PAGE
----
17. Web page “Learn More: Viewing MP4 files”, on Google’s web site http://www.google.com/support/youtube/bin/answer.py?hl=en&answer=140497 visited 2009-07-11.
  18. Article “Upload Size Doubles + HD Tips” dated 2009-07-01 by Ryan Junee in Youtube blog http://youtube-global.blogspot.com/2009/07/upload-size-doubles-hd-tips_8074.html visited 2009-07-12.
  19. Apostrophe fiends are going to have a field day with this. Is “Google Docs” plural or singular? We think it’s singular.
  20. Article “A picture of a thousand words?” dated 2008-10-30 by Evin Levey in blog “The Official Google Blog” http://googleblog.blogspot.com/2008/10/picture-of-thousand-words.html visited 2009-08-04. We hope they can use a better font in the future—it looks cramped and ugly to us right now.
  21. For one estimate of the value of the Google brand (PDF, alas), see: http://www.millwardbrown.com/Sites/Optimor/Content/KnowledgeCenter/BrandzRanking.aspx visited 2009-08-06. Picasa Web and Blogger are the exception to literally including the “Google” name, but Google is still mentioned often.
  22. We use “his” in a generic sense. See our glossary entry for He versus she.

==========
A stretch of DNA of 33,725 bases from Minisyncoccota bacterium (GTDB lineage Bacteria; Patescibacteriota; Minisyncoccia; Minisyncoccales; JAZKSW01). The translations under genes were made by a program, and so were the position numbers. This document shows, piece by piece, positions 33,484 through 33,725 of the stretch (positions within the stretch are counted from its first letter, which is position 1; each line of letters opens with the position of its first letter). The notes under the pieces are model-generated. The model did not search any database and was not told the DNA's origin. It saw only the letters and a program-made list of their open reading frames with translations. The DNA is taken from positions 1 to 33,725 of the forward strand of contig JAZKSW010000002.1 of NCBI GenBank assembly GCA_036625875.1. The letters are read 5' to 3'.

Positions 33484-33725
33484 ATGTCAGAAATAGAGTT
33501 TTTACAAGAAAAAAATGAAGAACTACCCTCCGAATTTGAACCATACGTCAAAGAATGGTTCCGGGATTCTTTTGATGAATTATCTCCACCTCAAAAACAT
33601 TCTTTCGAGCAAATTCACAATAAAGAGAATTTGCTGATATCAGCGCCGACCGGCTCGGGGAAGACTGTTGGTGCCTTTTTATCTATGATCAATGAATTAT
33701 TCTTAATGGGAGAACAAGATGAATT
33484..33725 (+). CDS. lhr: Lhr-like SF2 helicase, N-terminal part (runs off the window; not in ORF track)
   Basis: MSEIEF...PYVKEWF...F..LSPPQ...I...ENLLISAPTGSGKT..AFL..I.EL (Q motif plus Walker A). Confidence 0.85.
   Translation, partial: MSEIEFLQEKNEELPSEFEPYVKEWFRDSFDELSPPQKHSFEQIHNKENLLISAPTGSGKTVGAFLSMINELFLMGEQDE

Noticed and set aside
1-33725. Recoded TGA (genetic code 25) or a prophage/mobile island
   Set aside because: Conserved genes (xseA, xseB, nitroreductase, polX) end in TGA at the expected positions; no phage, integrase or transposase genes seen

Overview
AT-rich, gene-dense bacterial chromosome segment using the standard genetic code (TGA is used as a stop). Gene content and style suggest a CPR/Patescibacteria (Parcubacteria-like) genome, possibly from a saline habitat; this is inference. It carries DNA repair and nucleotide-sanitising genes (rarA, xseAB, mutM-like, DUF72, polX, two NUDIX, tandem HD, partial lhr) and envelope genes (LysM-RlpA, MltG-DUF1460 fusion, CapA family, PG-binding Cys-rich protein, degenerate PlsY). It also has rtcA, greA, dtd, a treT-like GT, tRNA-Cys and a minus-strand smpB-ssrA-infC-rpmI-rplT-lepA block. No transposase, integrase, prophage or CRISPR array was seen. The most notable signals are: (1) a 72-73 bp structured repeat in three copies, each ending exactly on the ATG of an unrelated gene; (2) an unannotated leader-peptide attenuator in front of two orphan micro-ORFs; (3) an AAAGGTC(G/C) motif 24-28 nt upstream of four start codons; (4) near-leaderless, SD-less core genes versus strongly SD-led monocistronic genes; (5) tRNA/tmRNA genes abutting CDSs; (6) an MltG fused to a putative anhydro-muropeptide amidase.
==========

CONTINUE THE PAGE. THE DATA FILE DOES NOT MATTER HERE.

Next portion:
23. The figure for Microsoft is taken from its SEC “Form 10-K” form for the fiscal year ending June 30, 2008, on the web at http://www.sec.gov/Archives/edgar/data/789019/000119312508162768/d10k.htm visited 2009-07-10. The form says in the “Sales and Marketing” section: “Sales and marketing expenses include payroll, employee benefits, stock-based compensation, and other headcount-related expenses associated with sales and marketing personnel, and the cost of advertising, promotions, tradeshows, seminars, and other programs. Advertising costs are expensed as incurred. Advertising expense was $1.2 billion, $1.3 billion, and $1.2 billion in fiscal years 2008, 2007, and 2006, respectively.” We did not find any advertising costs mentioned in Google’s 10-K form for fiscal year 2008 ending December 31, 2008 at http://www.sec.gov/Archives/edgar/data/1288776/000119312509029448/d10k.htm visited 2009-07-12. But the article “Microsoft May Rename Live Search ‘Bing’: Massive Ad Campaign Planned” dated 2009-05-25 by Ian Paul in the online priodical “PC World” http://www.pcworld.com/article/165462/microsoft_may_rename_live_search_bing_massive_ad_campaign_planned.html visited 2009-07-08 quotes the online periodical Advertising Age as mentioning the $25 million figure.